Feelings Stored In The Body

Negative feelings are stored up due to unfinished business from the past – an abusive childhood, divorce, or bereavement etc. Feelings such as resentment, guilt, jealousy or repressed anger are masked because we present a different face to the world. Such emotions are 'remembered' by our cells and muscles and held in the body because the feelings were too painful to deal with at the time.

Eventually such feelings will be expressed in physical ways – palpitations, hypertension, muscular tension, headaches, digestive problems, backache, etc.


Touch is a powerful form of non-verbal communication and has a central role in healing. Apart from this, the importance of a good therapeutic relationship cannot be overestimated.

Treating the whole person may trigger emotional, as well as physical reactions, as part of a healing process. Unresolved depression or grief can resurface and patients may become tearful. This 'emotional cleansing' usually leads to a greater sense of wellbeing and increased confidence. Offering patients encouragement and support can boost their morale and facilitate other beneficial changes. With improved health and greater self-empowerment, patients feel able to take better control of their lives.

Case Studies


Madeleine aged 60 suffered from years of chronic stress. Within 3 treatments she was far more relaxed. She 'opened up' and told me that early in her marriage her husband was the victim of a road accident. This left him brain damaged with a changed personality, making life extremely difficult.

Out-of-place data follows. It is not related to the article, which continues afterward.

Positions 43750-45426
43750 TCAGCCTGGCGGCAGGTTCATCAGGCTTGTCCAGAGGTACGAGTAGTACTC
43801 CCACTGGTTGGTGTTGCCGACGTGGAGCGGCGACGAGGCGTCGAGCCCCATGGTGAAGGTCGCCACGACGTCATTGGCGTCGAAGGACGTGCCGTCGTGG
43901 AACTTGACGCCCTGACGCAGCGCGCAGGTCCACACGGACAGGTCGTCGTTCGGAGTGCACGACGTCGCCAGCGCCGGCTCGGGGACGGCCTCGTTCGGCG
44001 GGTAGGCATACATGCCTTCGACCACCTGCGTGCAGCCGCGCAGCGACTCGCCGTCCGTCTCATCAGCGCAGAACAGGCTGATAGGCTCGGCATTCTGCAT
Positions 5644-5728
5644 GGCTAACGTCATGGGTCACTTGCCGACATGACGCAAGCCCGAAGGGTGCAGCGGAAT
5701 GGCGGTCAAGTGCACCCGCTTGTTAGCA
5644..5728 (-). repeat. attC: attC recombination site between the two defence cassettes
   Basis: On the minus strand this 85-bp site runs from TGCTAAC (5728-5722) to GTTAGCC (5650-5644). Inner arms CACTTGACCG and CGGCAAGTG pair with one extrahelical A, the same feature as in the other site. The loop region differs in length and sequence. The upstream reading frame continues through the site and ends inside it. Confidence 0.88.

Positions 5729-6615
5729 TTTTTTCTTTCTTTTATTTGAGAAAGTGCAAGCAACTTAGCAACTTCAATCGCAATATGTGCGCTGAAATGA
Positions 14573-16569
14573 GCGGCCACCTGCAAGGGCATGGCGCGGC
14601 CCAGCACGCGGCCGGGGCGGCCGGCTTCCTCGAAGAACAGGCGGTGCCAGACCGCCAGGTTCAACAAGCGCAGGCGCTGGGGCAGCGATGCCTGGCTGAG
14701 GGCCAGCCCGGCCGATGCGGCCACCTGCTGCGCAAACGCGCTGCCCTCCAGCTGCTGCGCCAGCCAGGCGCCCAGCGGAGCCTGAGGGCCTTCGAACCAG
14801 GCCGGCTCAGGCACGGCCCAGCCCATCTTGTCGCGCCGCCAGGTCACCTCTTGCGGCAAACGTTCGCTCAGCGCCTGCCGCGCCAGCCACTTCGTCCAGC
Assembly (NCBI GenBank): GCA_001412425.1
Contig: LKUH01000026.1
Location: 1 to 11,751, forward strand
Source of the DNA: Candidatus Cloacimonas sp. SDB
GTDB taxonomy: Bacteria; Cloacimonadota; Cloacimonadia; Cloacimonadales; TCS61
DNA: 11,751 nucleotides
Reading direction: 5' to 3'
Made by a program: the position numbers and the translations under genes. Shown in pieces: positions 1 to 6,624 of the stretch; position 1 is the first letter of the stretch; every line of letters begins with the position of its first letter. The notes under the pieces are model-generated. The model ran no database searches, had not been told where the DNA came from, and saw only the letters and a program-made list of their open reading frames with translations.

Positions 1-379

At the 4th treatment she said "Mary you are bringing out the sadness in me." She told me that her mother had died a year before and she had been unable to cry until now. Madeleine had been forced to keep her emotions under control for years to survive. Reflexology promoted emotional release.

At 7 years of age she had rheumatic fever. At the time it caused her chronic pain in her knees. Obviously these symptoms had not been fully alleviated because the pains resurfaced after two treatments. After 53 years the problem was fully resolved through reflexology. Uncovering layers of disorder is the most interesting aspect of reflexology.

John And The SAS

Healing reactions can manifest in vivid dreams. John, aged 19, injured his back during an accident at work. He was unable to work and was extremely angry, blaming the company for the accident. At the 2nd session he told me how he was experiencing vivid dreams of being in the SAS with lots of action. His dreams were a healthy way of getting rid of his anger. He became far more focussed and his back problem was also alleviated.


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About Mary Martin

A qualified teacher, Mary Martin established her School of Reflexology in 1987. She founded the Association of Reflexologists in 1984 and is an Honorary Life Member. Previously she practised as a Gerson therapist. Mary belongs to a network of therapists attached to the cancer centre at Mount Vernon Hospital. She has had a busy practice in Ruislip since 1983. She may be contacted on Tel: 01895 635621;